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How to Keep iPhone Cables from Breaking



Ever come across a broken iPhone charging cable? You’re certainly not alone, but we have a few tips that will help you avoid a broken iPhone Lightning cable in the future. Here’s how to keep iPhone cables from breaking.

We’ve all experienced a broken charging cable at some point. They get worn out after a while and the cable starts to tear open at the base of the connector. The cable might still work (sometimes not), but exposed internal wires are considered a safety hazard, and unless you want to wrap it up with electrical tape, you’ll simply have to throw it out and buy a new cable.

Read: Best iPhone 6s Accessories

However, iPhone cables can last practically forever if you want them to. All it takes is a bit of care and general maintenance on your part and you’ll never have to replace a cable ever again.

There are multiple ways that you can preserve your collection of iPhone cables. There are simple methods such as wrapping them carefully every time you’re done with them, and even ways to reinforce the cables with various materials so that they won’t break in the first place. Here are some tips that may prove useful to you if you’re sick of your iPhone cables constantly breaking.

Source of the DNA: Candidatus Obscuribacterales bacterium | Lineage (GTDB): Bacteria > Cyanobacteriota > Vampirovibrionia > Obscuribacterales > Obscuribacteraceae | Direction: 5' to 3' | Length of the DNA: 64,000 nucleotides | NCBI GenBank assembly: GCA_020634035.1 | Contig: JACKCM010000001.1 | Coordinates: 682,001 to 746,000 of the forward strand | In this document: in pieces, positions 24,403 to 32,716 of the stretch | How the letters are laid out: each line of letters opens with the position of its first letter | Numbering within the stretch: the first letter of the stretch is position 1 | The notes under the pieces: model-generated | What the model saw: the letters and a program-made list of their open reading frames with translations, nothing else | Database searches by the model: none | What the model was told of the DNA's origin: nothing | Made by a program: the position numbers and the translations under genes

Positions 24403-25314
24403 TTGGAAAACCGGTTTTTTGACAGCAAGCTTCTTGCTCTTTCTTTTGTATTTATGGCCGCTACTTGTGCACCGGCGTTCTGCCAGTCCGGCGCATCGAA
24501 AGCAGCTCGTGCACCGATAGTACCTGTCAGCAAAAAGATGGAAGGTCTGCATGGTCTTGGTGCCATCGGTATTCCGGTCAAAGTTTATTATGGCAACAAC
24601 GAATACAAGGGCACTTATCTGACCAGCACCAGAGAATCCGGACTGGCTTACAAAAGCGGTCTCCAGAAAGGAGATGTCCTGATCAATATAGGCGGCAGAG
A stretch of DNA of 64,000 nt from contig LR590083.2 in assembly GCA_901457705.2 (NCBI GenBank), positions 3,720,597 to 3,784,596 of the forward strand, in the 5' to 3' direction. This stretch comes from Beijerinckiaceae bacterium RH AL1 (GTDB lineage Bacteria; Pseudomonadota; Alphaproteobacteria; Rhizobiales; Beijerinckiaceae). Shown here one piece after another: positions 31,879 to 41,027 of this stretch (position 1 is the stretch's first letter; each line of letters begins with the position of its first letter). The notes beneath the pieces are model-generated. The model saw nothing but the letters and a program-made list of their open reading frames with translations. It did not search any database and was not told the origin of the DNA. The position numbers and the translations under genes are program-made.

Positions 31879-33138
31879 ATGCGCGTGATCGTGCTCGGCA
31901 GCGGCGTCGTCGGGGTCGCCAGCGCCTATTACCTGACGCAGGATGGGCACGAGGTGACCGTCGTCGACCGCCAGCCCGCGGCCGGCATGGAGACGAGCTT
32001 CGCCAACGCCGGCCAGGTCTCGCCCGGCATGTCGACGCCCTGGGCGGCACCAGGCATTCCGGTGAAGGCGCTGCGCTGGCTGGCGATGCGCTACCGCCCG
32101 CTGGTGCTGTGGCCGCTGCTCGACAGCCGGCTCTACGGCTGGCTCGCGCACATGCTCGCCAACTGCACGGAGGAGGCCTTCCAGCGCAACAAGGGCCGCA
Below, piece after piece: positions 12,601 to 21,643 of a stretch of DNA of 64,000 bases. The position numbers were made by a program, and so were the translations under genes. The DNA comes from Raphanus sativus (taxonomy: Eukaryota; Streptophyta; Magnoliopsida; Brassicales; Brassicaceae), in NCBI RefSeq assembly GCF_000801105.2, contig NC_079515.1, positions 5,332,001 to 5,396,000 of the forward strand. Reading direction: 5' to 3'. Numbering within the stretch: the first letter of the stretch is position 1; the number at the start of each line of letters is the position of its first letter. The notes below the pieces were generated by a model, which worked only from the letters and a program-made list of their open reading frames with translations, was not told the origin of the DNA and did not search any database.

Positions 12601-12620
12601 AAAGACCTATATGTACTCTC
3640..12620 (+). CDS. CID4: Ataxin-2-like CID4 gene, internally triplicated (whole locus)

Wrap Them Correctly

Most incidents of iPhone cables breaking are because the user doesn’t properly take care of the cables in the first place, and it usually has to do with how the cables are wrapped.

More likely than not, you probably wind your cable harshly around your hand and then toss it into your bag. It turns out that wrapping your iPhone cable around something can cause a lot of kinks in the cable, which can slowly degrade the wires on the inside. Technically, the way charging cables come wrapped in packaging before you even open it up isn’t the best way to wrap cables, so don’t do it like the manufacturers.

Ideally, the best way to wrap an iPhone cable for storage is to loop it around several times and have it create a circle when it’s all done. This is called “coil wrapping” and it’s the best possible way to wrap a cable, as it won’t create kinks or sharp bends. The above video does a great job of demonstrating the coil wrap.

Don’t Make Sharp Bends

This sort of goes along with the previous section, but it not only applies when wrapping your iPhone cables, but also when you’re simply just using them.

Don’t make sharp bends in your iPhone cables, because that’s how you can ruin the wires on the inside. Especially don’t create sharp bends near the connector. That area where the connector ends and the cable starts is extremely fragile, and with enough action, it can eventually kink and split open, exposing the wires within. Usually the cable won’t work after that, but even if it did work, it would be a huge safety hazard anyway.

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So the next time you go to plug in your iPhone charger into the wall behind a couch or other piece of furniture, be aware that making a sharp bend in the cable is never a good idea.

Buy Reinforced Cables

If you don’t want to go out of your way taking care of your iPhone cables using the simple tricks above, then perhaps buying reinforced iPhone cables is the way to go instead. These are cables that essentially come with some sort of reinforced wrapping over the cable that prevents it from kinking up and eventually breaking open.